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Saharan Rock Art. Archaeology of Tassilian Pastoral Iconography. By Augustin F. C. Holl. African Archaeology Series. AltaMira Press, Walnut Creek, 2004, 192 pages. ISBN Paperback 0-7591-0605-3. Price: UK£ 22.95.

Saharan Rock Art. Archaeology of Tassilian Pastoral Iconography. By Augustin F. C. Holl. African... and general, mostly dealing with issues of semiotics (LE QUELLEC 1993), and little attempt to frame these within specific Saharan ethnographic examples, or to tie the art into the archaeology. The book under review is an attempt to resolve some of these issues. It is a distillation and enlargement upon previous work done by Holl and colleagues (HOLL 1995; HOLL & DUEPPEN 1999). It focuses on the paintings from one rock shelter in the Tassili nAjjer, called Iheren, first seen during one of Henri Lhotes later expeditions and transcribed by Pierre Colombel. The panels are stylistically of the later Bovidian II (or white-faced) art (SMITH 1993), probably dated to between 4500-3500 BP. They were initially published in KUPER (1978: pp. 418-9: fig. 2) in full colour. They comprise over 440 individual images of humans and domestic animals on one side of the shelter, and wild animals on the other side. Holl takes a generalised model of pastoral society as his starting point. He reads the Iheren panel as a DOI 10.3213/1612-1651-10033 © Africa Magna Verlag, Frankfurt M. series of vignettes that correspond to the annual rhythms of pastoral transhumant life. The two panels are suggested as a narrative http://www.deepdyve.com/assets/images/DeepDyve-Logo-lg.png Journal of African Archaeology Brill

Saharan Rock Art. Archaeology of Tassilian Pastoral Iconography. By Augustin F. C. Holl. African Archaeology Series. AltaMira Press, Walnut Creek, 2004, 192 pages. ISBN Paperback 0-7591-0605-3. Price: UK£ 22.95.

Journal of African Archaeology , Volume 2 (2): 281 – Oct 25, 2004

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Publisher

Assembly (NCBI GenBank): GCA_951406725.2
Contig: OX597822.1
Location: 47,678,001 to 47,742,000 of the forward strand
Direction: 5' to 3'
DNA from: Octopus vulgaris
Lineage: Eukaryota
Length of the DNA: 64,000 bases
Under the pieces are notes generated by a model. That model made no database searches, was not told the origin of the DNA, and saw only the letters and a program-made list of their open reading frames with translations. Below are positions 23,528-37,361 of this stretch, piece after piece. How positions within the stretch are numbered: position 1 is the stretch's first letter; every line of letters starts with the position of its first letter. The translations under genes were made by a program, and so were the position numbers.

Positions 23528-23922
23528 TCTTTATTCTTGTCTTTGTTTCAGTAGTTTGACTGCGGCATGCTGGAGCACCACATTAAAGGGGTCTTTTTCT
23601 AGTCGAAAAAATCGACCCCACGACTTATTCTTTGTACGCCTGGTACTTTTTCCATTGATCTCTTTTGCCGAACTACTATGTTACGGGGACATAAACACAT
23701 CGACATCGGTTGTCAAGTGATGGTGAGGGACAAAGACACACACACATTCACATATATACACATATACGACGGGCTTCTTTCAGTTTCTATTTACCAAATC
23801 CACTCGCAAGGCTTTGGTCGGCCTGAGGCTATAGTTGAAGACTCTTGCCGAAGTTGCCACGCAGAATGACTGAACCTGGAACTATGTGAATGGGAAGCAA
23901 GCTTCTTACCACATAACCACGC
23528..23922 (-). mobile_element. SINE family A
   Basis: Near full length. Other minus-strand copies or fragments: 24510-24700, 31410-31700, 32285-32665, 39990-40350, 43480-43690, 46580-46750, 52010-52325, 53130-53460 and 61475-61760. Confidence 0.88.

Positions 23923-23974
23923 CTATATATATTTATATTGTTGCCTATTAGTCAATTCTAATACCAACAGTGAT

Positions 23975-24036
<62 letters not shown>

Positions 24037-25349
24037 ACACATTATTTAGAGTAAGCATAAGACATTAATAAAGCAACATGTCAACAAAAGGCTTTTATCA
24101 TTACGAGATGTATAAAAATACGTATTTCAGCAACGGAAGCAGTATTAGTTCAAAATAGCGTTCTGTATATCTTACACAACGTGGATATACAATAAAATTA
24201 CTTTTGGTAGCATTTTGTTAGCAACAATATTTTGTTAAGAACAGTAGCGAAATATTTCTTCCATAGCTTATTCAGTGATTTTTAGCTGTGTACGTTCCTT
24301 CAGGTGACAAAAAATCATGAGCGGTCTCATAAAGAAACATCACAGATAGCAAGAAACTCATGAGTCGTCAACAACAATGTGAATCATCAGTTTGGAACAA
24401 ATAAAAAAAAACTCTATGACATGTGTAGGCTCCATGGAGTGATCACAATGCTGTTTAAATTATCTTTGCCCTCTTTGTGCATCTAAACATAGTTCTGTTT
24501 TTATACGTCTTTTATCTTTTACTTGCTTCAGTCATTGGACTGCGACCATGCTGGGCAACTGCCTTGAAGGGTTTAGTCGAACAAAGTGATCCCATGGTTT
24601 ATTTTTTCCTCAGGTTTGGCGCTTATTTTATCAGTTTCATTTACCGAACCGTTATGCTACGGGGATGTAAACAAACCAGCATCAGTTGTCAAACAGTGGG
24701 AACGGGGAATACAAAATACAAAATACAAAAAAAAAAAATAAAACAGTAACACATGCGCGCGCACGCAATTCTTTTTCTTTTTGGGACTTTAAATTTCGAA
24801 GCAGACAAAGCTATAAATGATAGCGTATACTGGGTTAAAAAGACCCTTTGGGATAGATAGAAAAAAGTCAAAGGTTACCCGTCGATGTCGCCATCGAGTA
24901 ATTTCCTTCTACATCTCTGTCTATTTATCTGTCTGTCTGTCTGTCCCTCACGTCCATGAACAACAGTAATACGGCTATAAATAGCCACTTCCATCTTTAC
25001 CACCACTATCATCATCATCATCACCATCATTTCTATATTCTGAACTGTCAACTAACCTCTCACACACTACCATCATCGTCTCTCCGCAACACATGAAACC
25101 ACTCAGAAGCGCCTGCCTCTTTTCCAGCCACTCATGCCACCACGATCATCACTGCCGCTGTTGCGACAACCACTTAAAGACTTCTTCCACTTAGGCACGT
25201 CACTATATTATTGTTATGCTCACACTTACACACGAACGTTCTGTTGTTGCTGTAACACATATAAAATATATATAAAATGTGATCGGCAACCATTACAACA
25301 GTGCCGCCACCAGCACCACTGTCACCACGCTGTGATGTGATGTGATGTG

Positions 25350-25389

Brill
Copyright
© Copyright 2004 by Koninklijke Brill NV, Leiden, The Netherlands
ISSN
1612-1651
eISSN
2191-5784
DOI
10.3213/1612-1651-10033
Publisher site
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Abstract

and general, mostly dealing with issues of semiotics (LE QUELLEC 1993), and little attempt to frame these within specific Saharan ethnographic examples, or to tie the art into the archaeology. The book under review is an attempt to resolve some of these issues. It is a distillation and enlargement upon previous work done by Holl and colleagues (HOLL 1995; HOLL & DUEPPEN 1999). It focuses on the paintings from one rock shelter in the Tassili nAjjer, called Iheren, first seen during one of Henri Lhotes later expeditions and transcribed by Pierre Colombel. The panels are stylistically of the later Bovidian II (or white-faced) art (SMITH 1993), probably dated to between 4500-3500 BP. They were initially published in KUPER (1978: pp. 418-9: fig. 2) in full colour. They comprise over 440 individual images of humans and domestic animals on one side of the shelter, and wild animals on the other side. Holl takes a generalised model of pastoral society as his starting point. He reads the Iheren panel as a DOI 10.3213/1612-1651-10033 © Africa Magna Verlag, Frankfurt M. series of vignettes that correspond to the annual rhythms of pastoral transhumant life. The two panels are suggested as a narrative

Journal

Journal of African ArchaeologyBrill

Published: Oct 25, 2004

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